I think I might be writing about this pre-maturely. If this doesn’t work out, I’ve got to blame myself. If it does, God has demonstrated his faithfulness. A little over a month ago I wrote the following conversation in my story between two characters: King Austin and Master Downing. Downing has just returned from a potentially life threatening adventure, which has led to the very best of situations. “How did you know?” Austin started. “Know what?” “Know that any of this was going to happen: that you’d make it back safely, that Noom would choose to fight for us? How’d you know?” Downing shook his head. “I didn’t.” “You didn’t?” Austin stopped pacing. “You mean you just gave yourself up to the thieves without knowing if they’d kill you or not?” “Yes.” This was too much for Austin. It didn’t make any sense. Was Downing just that reckless? “But you could’ve died!” “Yes.” Austin threw his hands up. “Master Downing, you don’t make any sense! I saw you g

Sight to the Blind

My Irish Breakfast tea tasted like Lawry’s Taco Seasoning the morning we came back from our vacation. The tea and the seasonings were zip locked together during the fumigation. The apple jelly’s top wasn’t on all the way, and it dripped down my loose-leaf Oolong bags and pooled on the bottom of the plastic sacks; and the bottle of picnic-sized balsamic vinegar leaked black dots on my spice jars. The burning-red Kangaroo Paws that I’d planted below the freshly painted staircase don’t look like they’re going to make it. Their leaves are half crispy; their flowers, all faded. The Boston Ivy is a stubby bush again; all its fingers that had crept over the ugly wall outside our studio door are chopped. The furniture was sprinkled with dust; dust bunnies rolled over the laminate flooring upstairs. I guess nothing can be good after coming back from a vacation like that. Nothing at all. Phil and I have been suffering from post-vacation blues. I want to see the mountains again. I wan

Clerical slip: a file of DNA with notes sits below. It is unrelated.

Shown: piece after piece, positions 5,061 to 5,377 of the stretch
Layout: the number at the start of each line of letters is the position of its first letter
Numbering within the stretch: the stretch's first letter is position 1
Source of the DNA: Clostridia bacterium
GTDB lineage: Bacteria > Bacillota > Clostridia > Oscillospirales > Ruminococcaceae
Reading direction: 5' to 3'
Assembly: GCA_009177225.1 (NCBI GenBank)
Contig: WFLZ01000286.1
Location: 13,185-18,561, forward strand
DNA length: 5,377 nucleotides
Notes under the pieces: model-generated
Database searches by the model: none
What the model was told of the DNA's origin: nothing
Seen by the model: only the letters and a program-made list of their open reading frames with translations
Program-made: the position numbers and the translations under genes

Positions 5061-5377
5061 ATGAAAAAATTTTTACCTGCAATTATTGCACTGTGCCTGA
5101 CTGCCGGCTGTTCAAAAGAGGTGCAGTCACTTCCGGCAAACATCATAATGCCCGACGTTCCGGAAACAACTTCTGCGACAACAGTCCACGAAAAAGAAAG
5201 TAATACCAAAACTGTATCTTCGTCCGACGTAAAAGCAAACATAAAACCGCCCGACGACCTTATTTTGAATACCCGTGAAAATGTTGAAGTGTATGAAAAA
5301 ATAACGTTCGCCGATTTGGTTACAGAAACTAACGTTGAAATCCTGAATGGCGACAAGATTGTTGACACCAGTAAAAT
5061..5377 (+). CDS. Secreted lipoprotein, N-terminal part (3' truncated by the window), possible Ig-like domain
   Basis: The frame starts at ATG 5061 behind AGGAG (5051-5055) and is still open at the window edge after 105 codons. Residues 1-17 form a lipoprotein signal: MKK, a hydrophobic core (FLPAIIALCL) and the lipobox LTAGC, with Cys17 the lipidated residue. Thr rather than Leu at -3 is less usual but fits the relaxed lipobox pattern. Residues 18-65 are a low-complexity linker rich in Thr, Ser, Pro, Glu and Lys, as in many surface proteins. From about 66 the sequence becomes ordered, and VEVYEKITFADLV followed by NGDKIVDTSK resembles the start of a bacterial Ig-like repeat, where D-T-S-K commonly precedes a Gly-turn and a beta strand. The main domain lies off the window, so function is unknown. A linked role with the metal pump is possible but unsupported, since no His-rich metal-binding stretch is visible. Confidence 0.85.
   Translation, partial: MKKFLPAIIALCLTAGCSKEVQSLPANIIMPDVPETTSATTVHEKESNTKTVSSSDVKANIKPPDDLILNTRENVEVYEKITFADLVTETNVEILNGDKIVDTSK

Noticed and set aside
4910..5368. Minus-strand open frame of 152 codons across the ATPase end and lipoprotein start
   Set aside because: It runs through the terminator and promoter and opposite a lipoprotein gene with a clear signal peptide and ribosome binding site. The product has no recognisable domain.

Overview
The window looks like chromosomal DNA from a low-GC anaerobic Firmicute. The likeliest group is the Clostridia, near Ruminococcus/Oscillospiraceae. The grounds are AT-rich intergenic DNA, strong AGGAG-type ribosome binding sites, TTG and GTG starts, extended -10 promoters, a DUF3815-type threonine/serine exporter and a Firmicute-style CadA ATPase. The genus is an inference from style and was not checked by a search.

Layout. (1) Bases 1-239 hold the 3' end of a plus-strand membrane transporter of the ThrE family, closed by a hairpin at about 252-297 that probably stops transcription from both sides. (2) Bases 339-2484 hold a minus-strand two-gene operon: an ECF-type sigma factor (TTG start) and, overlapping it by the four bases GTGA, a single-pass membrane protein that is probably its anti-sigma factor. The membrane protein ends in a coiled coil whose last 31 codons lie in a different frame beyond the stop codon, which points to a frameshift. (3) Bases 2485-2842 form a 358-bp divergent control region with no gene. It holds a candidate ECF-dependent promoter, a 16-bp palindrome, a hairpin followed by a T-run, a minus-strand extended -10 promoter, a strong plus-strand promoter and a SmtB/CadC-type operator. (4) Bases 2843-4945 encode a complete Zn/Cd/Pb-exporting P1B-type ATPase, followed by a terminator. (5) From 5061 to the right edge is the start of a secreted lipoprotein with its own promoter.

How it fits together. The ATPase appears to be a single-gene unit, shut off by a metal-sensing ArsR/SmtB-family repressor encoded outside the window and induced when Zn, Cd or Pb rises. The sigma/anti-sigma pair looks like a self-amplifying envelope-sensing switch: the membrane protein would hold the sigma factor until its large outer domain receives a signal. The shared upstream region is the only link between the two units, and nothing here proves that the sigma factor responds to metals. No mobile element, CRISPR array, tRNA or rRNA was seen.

I Know How It Ends